Infectious causes of abortion are most common after day 100 of pregnancy. While sporadic losses are variably attributed to handling procedures or movement, an abortion rate in excess of two per cent is suggestive of an infectious cause and veterinary investigation is essential at an early stage. Enzootic abortion of ewes, Toxoplasma gondii and Campylobacter species cause over 80 per cent of abortion outbreaks in the UK. The cost of abortion is variably quoted as £85 per aborted ewe.
Biosecurity and biocontainment are buzz words in agriculture but are often forgotten during a trip to the market or on a busy day at lambing time. Such sound principles are integral to the success and profitability of your farm and must never be dismissed as interference.
Reduce/prevent the introduction of new diseases onto your farm from outside sources.
Freedom from most infectious causes of abortion is best achieved by maintaining a closed clean flock.
Reduce/prevent the movement of infectious diseases on your farm.
In common with all infectious causes of abortion, aborted ewes must be isolated and aborted material and infected bedding removed and destroyed to prevent spread of disease on your farm. Ewes that give birth to dead/weakly full-term lambs should also be isolated. Ewe lambs fostered on to aborted ewes should not be retained for future breeding.
The potential of many abortificacient agents to infect humans (zoonotic infection) must be stressed to everyone attending sheep on your farm. Appropriate hygiene precautions must also extend to all households where infection could arise from farm workers' contaminated clothing and footwear.
The minimum requirement for laboratory submissions for abortion diagnosis includes the fetus(es) or fetal stomach contents, a piece of placenta, and a maternal serum sample collected by a veterinary surgeon as part of their investigations. While the first submission may identify a recognised cause, it is important to continue collecting aborted material during the outbreak as more than one agent may be present within the flock and such knowledge is essential when formulating treatment, control and prevention strategies.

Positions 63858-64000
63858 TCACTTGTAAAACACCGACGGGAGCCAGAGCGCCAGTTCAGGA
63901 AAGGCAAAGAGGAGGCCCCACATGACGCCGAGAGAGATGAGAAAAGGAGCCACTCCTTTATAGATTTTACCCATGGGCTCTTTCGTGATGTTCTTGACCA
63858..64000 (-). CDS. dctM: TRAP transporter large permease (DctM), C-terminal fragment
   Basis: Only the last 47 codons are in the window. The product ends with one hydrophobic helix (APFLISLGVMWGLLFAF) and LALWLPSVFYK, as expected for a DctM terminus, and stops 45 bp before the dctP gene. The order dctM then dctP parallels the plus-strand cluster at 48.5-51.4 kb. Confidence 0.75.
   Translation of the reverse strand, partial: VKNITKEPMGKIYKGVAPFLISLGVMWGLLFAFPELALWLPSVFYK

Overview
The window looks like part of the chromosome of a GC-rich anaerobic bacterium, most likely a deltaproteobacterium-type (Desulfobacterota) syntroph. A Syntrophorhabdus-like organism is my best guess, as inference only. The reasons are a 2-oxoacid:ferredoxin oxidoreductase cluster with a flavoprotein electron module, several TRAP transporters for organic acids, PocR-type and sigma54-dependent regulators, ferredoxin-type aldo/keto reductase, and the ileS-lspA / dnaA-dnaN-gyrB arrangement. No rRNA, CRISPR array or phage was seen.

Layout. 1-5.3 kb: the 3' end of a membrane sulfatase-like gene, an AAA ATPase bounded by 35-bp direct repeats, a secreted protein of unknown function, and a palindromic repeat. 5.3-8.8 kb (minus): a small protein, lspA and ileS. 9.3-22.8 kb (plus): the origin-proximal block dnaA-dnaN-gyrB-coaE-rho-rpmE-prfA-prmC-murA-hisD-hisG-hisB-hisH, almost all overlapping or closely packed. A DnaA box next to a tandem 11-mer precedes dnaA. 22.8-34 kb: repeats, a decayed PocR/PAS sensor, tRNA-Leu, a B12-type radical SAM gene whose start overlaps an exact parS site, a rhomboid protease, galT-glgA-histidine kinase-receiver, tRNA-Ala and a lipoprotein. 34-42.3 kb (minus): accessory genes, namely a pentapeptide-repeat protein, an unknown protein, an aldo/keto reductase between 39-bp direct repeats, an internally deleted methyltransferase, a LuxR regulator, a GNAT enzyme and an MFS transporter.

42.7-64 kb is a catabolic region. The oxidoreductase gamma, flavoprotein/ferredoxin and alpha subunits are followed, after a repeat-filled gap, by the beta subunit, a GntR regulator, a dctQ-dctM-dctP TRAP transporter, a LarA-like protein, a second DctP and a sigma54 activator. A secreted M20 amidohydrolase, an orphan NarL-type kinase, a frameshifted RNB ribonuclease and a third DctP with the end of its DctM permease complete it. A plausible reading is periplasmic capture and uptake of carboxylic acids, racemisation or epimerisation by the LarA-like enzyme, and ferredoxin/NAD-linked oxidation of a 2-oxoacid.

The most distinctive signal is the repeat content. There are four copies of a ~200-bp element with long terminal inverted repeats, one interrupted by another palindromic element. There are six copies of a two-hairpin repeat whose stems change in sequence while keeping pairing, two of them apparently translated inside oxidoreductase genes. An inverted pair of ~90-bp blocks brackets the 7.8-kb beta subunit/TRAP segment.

Pregnant women are at serious risk from C. abortus infection (zoonotic infection). Despite the availability of a highly efficacious vaccine, EAE is still the main cause of ovine abortion in the UK. Disease is acquired from exposure of susceptible sheep to high levels of infected uterine discharges and aborted material. Infection does not result in abortion during that pregnancy unless the ewe is more than six weeks from her due lambing date rather infection remains latent in the sheep until the subsequent pregnancy then causes abortion.
Infection typically results in the abortion/birth of fresh dead and/or weak lambs during the last three weeks of gestation. The ewe is not sick and may only be identified by a red/brown vulval discharge staining the wool around the tail/perineum, and a drawn-up abdomen. Live lambs rarely survive more than a few hours despite supportive care.
Whole flock long-acting oxytetracycline injection (20 mg/kg) is an emergency measure that may reduce the number of abortions from C. abortus infection, but such treatment cannot reverse placental damage with the result that lambs are carried closer to term but remain weak at birth with consequent high mortality. Antibiotic use in agriculture is coming under intense scrutiny and whole group injection can only be justified as an emergency measure then vaccination must be adopted.
In common with all infectious causes of abortion, aborted ewes must be isolated and aborted material and infected bedding removed and destroyed. Ewes that give birth to dead/weak full-term lambs should also be isolated. Lambs fostered on to aborted ewes should not be retained for future breeding.
Freedom from C. abortus infection is best achieved by maintaining a closed clean flock with strict biosecurity measures although there have been rare situations where infected material has been transmitted between neighbouring farms by birds/foxes.
Various accreditation schemes are operating which offer breeding female replacements from flocks monitored free of C. abortus infection.
Vaccination offers an excellent means of control for farms buying breeding replacements from non-accredited sources, and in those flocks with an endemic C. abortus problem. Vaccination of sheep already infected with C. abortus will not prevent all abortions but can reduce the incidence.